There are some who keep it real, and there are others who keep it not so real. Danny Greenhaw is one of them fellas who partakes in the latter part of that sentence. When it came time to build his '56 Ford big-window, he was going to build it to his liking, even if that wasn't the way Henry had intended.
Underneath all that purty red paint, things have strayed from the traditional Ford running gear. In fact, things have more than strayed. Where once laid a stock '56 Ford frame, there now sits a Todd Walton custom 2x8 boxed frame. Out back, the leaf springs were traded in for a four-link suspension with coilover shocks. The rearend was also swapped for a Currie 9-inch with Ford disc brakes. Up front, the straight-axle was ditched for an IFS setup with a power steering rack and GM disc brakes.
Having solidified a fine driving foundation, the next part was deciding on a powertrain. Instead of keeping a Ford in a Ford, Danny went along the road most traveled and dropped in a GM 350 Ram Jet crate motor. Behind the motor sits a Phoenix Transmission GM 700-R4. The motor was left the way it came out of the crate, but Danny did add a Vintage Air unit and a Griffin four-core aluminum radiator for those hot Texas days. Putting the wheels in motion are 17-inch Billet Specialties rims with Pirelli Scorpion radial rubber.
The one part of the truck that is keepin' it real is the exterior styling. Sure, the truck has been cleaned up a bit here and there, but for the most part, the Ford looks rather bone stock. For starters, the dents and dings were taken out of the body, fenders, hood, and more. The only real custom modification is the third brake light flush-mounted in the cab just below the rear window. Along with that, the trim and emblems were shaved clean, but the door handles, mirrors, turn signals, taillights, and other various stock features were left intact. As for the bed, Danny gave the crew over at Pros Pick a holler and ordered a new one for the Ford.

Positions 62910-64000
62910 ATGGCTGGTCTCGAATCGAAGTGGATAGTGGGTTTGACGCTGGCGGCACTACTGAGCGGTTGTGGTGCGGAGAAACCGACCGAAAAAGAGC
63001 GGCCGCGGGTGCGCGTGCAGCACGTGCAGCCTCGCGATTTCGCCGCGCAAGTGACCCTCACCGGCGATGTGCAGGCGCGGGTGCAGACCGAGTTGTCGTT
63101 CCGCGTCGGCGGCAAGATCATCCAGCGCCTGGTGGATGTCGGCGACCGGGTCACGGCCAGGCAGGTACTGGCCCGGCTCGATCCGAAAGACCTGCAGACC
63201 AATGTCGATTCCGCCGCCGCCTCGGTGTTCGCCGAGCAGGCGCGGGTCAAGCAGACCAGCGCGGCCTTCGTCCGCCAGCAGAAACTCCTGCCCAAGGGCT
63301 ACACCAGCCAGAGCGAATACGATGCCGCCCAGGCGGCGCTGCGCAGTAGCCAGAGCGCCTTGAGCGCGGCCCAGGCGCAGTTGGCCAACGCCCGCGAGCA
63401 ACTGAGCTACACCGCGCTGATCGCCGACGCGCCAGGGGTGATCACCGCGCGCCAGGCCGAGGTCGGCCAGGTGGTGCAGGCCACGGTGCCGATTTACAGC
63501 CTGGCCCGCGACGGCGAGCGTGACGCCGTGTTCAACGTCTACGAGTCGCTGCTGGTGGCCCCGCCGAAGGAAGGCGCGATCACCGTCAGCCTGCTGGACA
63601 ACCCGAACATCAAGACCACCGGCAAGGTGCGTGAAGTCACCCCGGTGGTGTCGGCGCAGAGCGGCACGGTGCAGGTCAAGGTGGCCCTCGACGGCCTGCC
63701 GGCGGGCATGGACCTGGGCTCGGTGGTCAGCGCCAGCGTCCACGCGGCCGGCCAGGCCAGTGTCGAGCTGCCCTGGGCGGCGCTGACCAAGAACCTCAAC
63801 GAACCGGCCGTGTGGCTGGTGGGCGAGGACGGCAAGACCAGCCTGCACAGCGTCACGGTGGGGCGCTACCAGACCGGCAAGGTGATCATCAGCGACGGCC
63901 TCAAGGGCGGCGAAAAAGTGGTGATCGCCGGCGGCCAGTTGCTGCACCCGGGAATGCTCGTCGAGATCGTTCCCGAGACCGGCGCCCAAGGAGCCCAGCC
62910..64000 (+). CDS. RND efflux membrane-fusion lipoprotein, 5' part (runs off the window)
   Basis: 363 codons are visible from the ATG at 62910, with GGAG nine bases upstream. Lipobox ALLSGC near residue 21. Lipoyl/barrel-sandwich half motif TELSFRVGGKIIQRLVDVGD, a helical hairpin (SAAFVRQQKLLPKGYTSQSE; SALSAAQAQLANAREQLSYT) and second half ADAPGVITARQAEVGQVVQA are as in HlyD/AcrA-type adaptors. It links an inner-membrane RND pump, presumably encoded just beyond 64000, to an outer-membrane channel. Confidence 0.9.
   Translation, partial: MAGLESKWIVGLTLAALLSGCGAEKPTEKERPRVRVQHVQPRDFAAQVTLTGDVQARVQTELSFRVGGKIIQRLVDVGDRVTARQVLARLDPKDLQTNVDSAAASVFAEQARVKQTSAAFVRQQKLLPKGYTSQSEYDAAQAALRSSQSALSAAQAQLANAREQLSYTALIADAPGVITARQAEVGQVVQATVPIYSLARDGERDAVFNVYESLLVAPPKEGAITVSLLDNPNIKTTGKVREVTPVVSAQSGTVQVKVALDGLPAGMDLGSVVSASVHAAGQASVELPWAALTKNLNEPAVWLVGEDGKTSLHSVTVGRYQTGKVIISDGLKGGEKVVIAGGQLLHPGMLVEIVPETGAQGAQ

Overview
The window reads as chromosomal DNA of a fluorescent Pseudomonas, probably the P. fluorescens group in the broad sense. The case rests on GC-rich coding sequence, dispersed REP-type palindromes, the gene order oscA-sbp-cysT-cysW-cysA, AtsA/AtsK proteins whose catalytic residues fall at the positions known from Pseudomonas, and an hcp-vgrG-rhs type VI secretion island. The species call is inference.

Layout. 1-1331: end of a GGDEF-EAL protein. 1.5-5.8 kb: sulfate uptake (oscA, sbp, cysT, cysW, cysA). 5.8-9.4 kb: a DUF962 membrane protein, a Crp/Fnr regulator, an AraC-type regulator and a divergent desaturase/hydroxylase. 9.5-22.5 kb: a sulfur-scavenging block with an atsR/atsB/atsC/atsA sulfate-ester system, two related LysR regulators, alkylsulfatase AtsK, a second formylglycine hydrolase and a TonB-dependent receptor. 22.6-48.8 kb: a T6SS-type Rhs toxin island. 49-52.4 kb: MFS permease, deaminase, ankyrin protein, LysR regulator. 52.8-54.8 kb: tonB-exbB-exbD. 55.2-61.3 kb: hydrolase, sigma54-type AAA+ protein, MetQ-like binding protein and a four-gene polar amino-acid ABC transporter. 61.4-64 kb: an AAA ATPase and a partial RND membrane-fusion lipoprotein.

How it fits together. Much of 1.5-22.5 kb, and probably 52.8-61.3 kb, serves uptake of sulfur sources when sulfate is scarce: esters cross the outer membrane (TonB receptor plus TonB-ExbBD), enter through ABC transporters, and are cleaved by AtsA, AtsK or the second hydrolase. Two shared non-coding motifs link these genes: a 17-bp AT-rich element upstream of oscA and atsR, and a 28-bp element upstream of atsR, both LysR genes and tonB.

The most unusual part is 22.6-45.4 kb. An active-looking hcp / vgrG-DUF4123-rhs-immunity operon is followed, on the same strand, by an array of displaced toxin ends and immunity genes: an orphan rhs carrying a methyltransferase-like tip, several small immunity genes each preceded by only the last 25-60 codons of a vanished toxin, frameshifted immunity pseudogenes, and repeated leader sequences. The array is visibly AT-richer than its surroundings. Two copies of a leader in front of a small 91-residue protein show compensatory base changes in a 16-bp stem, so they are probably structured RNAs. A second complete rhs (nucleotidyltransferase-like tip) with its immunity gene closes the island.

The sleek interior in the Ford is short, simple, and to the point. Dig the VDO gauges in t
The door panels, along with much of the interior, were custom-built by Greenhaw and covere
With the body together, the truck was taken to Carrol Estes in Cedar Hill, Texas, where he finalized the bodywork and laid down the vibrant PPG Red paint. From there, the oak flooring was dropped in the bed, and the truck was on its way to the interior shop.
As it turns out, the truck didn't have to go far, because Danny is an upholstery man. Just like the old saying goes, if you want something done right, do it yourself, and that's exactly what he did. Danny wanted an interior that looked simple yet elegant, so he started by building some custom door panels and kick panels. Next up, he dropped in a '95 Chevy pickup seat and built an overhead console. With the interior pieced together, he covered it in tan leather and laid down a tan wool carpet on the floorboard. Because of the Vintage Air system, he also fabbed a custom dash plate beneath the dash to hide the A/C ducts. Bringing the interior to life are custom billet door handles, dash inserts, and other various pieces. Inside the instrument cluster are VDO gauges. Although Danny's Ford may not be keepin' it real, it is keepin' it real cool. And that's all that matters, right? Right.